All Wi-Fi connections are potentially vulnerable to a newly discovered security attack called “Krack”, which allows an attacker to listen in on internet traffic (a Man-in-the-Middle Attack) over a wireless network.
In theory, a hacker could read your web and email communications, and even inject malware like ransomware onto your device. Krack takes advantage of unpatched Apple, Android, and Windows operation systems, while unpatched Wi-Fi access points can be manipulated to orchestrate the man-in-the-middle attack.
The sky is not falling in on WiFi, this is not like the WEP protocol situation of many years ago, WEP is a security protocol fundamentally flawed by design, WPA2 encryption is not broken, the software that uses it needs to be corrected to secure it. Wireless Access Points (APs) and operating systems that use WPA2 are (or soon will be) patchable, which protects them from this attack.
For a video demo of the attack see – https://www.krackattacks.com/#demo
For the full technical details of the WPA2 flaw and attack method see – https://papers.mathyvanhoef.
Wireless Usage Advice
- Make sure your laptop operating system has the very latest security updates patched (always) i.e. Windows, Linux, Mac. Microsoft said they have already patched Windows systems, but at this time have not confirmed details about which patch it was. Several Linux distributions have released patches for the flaw.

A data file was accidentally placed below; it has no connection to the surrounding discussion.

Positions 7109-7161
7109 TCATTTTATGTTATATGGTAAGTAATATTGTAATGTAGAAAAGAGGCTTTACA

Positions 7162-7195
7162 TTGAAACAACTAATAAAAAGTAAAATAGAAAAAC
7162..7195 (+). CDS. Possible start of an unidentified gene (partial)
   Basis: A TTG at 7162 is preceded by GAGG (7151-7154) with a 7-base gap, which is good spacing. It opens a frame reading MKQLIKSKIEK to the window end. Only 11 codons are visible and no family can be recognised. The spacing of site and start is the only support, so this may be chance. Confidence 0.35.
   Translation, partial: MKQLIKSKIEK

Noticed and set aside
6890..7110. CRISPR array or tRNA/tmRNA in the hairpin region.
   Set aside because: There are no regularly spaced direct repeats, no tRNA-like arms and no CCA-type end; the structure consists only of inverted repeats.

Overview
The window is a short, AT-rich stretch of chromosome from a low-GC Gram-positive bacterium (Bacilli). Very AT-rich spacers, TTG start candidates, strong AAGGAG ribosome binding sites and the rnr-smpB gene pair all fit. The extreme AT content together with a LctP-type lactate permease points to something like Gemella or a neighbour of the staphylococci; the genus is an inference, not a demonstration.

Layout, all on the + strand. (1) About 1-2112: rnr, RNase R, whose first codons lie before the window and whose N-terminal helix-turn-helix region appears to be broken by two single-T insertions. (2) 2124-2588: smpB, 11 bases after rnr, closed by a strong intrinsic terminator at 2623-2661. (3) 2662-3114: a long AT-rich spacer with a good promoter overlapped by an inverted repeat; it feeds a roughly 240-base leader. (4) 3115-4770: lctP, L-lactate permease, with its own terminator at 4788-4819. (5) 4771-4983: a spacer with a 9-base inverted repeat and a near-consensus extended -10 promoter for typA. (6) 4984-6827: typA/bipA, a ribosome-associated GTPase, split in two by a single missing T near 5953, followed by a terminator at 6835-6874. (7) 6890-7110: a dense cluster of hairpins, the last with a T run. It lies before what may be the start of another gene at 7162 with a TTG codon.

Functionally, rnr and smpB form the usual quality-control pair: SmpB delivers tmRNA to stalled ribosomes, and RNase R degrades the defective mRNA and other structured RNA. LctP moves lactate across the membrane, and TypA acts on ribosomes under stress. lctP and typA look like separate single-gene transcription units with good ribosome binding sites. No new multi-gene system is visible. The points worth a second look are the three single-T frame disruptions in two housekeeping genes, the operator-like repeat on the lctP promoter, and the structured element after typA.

- Make sure your smartphone and tablet devices have the latest security updates patched, especially Android devices, and Apple, and Windows (if anyone still uses it)
- As always, if you are going to use public WiFii networks, my first suggestion is to avoid using public WiFi, but if you are, use VPN software. Using a secure VPN will protect you against “Krack exploited” public WiFi access points, regardless of patching and whether AP is exploited. Failing that, if you like to take risks with your personal and confidential information, as a very last resort ensure you use “https://” websites only, and be extra vigilant the “https://” do not revert to “http://”. If it does, it is a clear sign of a compromised wireless network and of your connection to it.
Preventing Your Wireless Access Point from being Exploited
Wireless Access Points (AP) firmware versions are presently being updated and released to fix this WPA2 flaw, apply them with they are released – see https://www.kb.cert.org/vuls/
id/228519/. AP firmware patches are often missed, as routers updates tend not to be applied automatically.
This is a Security Bloggers Network syndicated blog post authored by Dave Whitelegg. Read the original post at: IT Security Expert Blog